Why does the function parameter matter so much?


#1



https://www.codecademy.com/courses/python-beginner-nzzVa/2/4?curriculum_id=4f89dab3d788890003000096


If I use the code below (calling the parameter "lst"), I get this error message: "list_extender([1, 2, 3, 4]) returned [3, 5, 7, 9, 9] instead of [1, 2, 3, 4, 9]".

If I change the name of the parameter that list_extender takes to "1st" ("first", I misread the instructions on my first try), I get this error message: "File "python", line 3 def list_extender(1st): ^ SyntaxError: invalid syntax"

If I go with "def list_extender(n)" it says "Congratulations, you've finished this section!" - even though I'm certain that using 'n' as the parameter isn't following the instructions for the exercise.


Why does it matter what I call this parameter? Am I correct in thinking that I don't actually have the exercise right when I use list_extender(n), even though Codecademy does pass that?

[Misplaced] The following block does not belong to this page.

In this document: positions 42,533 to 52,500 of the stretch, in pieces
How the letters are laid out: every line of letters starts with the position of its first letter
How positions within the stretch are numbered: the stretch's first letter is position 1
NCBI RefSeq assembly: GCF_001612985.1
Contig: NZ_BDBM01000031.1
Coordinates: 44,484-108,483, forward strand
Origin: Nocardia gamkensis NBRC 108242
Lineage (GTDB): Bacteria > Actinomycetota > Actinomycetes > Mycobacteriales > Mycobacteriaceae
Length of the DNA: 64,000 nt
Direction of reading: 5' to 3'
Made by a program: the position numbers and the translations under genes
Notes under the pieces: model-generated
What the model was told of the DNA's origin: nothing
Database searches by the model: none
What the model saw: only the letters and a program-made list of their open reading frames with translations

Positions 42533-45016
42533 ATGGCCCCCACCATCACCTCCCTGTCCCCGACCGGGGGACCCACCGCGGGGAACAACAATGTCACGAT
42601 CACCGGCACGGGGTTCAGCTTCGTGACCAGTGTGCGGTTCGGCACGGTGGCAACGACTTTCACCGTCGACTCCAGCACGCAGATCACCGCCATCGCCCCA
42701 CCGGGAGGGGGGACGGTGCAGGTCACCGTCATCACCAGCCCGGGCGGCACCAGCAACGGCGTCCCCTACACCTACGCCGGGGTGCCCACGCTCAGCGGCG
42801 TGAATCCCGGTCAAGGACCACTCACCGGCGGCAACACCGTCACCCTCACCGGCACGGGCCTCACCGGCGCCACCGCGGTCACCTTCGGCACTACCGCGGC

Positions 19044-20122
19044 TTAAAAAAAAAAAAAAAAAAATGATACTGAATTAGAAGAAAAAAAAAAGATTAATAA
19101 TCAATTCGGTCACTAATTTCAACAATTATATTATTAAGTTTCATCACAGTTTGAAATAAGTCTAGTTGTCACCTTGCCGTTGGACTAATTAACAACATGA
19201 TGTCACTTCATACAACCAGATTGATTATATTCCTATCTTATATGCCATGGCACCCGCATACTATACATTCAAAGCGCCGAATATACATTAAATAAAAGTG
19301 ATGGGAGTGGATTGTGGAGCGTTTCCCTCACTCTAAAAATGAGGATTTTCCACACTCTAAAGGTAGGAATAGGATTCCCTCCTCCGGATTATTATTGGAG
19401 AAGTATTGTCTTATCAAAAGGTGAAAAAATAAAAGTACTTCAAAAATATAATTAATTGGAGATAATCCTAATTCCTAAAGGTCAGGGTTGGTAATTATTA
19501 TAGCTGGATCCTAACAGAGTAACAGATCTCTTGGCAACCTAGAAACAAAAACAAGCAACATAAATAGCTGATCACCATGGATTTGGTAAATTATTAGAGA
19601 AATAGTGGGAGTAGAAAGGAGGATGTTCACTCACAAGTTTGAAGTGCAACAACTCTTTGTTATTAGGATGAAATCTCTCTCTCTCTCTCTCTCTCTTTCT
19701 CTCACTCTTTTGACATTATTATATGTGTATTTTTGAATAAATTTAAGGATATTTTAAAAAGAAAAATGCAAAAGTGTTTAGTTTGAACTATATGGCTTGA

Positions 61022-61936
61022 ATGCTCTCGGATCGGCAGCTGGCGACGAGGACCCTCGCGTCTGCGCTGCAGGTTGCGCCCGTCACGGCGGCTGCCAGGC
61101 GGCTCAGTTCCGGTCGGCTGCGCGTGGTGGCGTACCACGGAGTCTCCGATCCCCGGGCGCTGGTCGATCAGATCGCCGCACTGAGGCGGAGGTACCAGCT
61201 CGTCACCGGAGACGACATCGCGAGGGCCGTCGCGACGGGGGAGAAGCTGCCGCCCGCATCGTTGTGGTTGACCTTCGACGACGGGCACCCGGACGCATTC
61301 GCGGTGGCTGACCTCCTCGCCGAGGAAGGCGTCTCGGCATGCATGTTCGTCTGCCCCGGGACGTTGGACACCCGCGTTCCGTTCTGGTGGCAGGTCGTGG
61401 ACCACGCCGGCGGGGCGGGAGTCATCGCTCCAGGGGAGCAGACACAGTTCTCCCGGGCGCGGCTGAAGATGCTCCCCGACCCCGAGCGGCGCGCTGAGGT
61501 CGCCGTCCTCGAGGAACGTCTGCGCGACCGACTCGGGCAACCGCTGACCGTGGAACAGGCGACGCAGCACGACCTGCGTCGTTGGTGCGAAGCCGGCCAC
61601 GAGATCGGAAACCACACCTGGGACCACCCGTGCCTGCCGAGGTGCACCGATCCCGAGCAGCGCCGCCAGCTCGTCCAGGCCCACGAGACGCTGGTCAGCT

n = [3, 5, 7]
# Add your function here
def list_extender(lst):
    n.append(9)
    return n


print list_extender(n)


#2

the first character of a variable name can't be an integer

well, what you name your parameter, but look at this code:

n = [3, 5, 7]
# Add your function here
def list_extender(lst):
    n.append(9)
    return n


print list_extender(n)
print list_extender([1, 2, 3, 4])

the second function call doesn't print the correct output

so, it doesn't matter what you name the function parameter (as long as its a valid name) as long as you append to the function parameter, so your function works correctly for any list you pass as argument at function call

the argument at function call gets copied into the function parameter


#3

Oh! lst.append(9), then return lst? Cool: it works, and it makes sense, too! Thank you!


#4

Good to hear it all make sense, no more questions about parameters?


#5

Not yet: I'm still a total beginner at this :wink:


#6